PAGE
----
FLAGLER COUNTY, Fla. – Officials with Flagler County’s Emergency Operation Center held a news conference Friday ahead of Hurricane Isaias.
Flagler County officials warn of flooding similar to what Floridians saw with Hurricane Dorian.
“Flooding may begin as early as Sunday’s first high tide at 1 a.m., or more likely the second high tide around 1 p.m. and repeat until the next couple of high tide cycles along the intercoastal,” officials said.
Flagler County issued a local state of emergency with Gov. Ron DeSantis following shortly after with a state of emergency for Florida’s east coast.
Gov. DeSantis made the announcement Friday morning during a brief press appearance in Tallahassee. He’s scheduled to go to Tampa later in the day to participate in a COVID-19 roundtable discussion with President Donald Trump. DeSantis also said it’s possible he could provide another Hurricane Isaias update later Friday evening.
Officials with Flagler County’s Emergency Operation Center said Wednesday that residents’ storm plans will likely look different this year due to COVID-19 concerns.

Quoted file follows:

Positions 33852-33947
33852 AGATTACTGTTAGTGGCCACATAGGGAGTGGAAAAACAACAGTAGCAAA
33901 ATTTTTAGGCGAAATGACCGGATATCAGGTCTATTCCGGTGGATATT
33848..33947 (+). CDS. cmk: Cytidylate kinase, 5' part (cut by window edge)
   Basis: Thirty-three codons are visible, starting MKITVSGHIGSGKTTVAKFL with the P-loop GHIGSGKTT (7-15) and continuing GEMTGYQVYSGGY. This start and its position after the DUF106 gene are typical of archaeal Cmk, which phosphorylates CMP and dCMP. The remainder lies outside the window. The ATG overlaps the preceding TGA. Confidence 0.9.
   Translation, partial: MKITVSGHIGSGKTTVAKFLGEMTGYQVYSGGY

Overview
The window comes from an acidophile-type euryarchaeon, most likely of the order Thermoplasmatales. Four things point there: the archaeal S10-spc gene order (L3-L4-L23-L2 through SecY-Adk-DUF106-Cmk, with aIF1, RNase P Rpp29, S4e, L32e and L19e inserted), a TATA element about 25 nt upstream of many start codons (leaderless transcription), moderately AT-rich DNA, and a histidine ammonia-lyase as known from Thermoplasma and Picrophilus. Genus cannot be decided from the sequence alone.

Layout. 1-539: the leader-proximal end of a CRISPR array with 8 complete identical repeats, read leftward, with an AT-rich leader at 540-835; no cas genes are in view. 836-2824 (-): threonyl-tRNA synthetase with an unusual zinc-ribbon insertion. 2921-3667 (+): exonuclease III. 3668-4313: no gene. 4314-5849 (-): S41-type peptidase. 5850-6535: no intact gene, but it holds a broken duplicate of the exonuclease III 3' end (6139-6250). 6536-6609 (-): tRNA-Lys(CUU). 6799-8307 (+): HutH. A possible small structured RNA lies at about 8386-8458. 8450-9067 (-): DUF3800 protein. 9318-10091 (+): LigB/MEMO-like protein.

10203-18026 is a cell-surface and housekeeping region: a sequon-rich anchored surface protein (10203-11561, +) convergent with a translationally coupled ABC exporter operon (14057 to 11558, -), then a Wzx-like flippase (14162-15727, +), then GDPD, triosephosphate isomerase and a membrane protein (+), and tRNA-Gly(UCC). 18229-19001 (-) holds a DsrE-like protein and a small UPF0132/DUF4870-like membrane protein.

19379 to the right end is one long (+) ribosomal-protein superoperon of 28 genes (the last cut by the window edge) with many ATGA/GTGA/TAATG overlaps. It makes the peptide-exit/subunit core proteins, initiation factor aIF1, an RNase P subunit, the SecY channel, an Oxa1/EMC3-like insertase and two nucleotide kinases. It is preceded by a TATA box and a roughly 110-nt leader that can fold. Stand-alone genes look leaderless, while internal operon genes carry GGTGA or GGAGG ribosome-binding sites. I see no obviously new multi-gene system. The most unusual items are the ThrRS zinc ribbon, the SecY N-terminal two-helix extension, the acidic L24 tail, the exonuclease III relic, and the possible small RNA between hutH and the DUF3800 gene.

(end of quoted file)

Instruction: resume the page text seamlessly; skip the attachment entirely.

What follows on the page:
“If you have not already built a disaster supply kit and have not yet considered where you would go if your neighborhood was ordered to evacuate. Now is the time to do so,” officials added. “All residents in Flagler county should be prepared to shelter in place.”
Flagler County shelters will have separate areas for those who know they have COVID-19 or are showing symptoms of the virus, according to EOC officials.
All evacuees will be required to wear face coverings and will have their temperature checked upon entry and daily during their stay, according to the release. In another effort to slow the spread of the novel coronavirus, shelter capacities and movement within the shelters will now be more restrictive than in previous years, officials said.
The storm’s path and strength remain fluid, but the governor said there’s a possibility Isaias could become a Category 2 hurricane.
“Those residents in hurricane evacuation Zone B, specifically those that live along the intercoastal waterway should be prepared to evacuate Saturday afternoon, should the situation change,” EOC said.
He said as of now, it probably won’t be necessary to open up shelters but should that be needed, leaders are prepared to do so.
“Those along the intercoastal, please be prepared to evacuate potentially Saturday afternoon. However, at this point in time we don’t believe we’ll have to go to that evacuation, but an overabundance of caution,” officials explained.
Isaias will continue to move up the U.S. East Coast, potentially impacting the Carolinas early next week.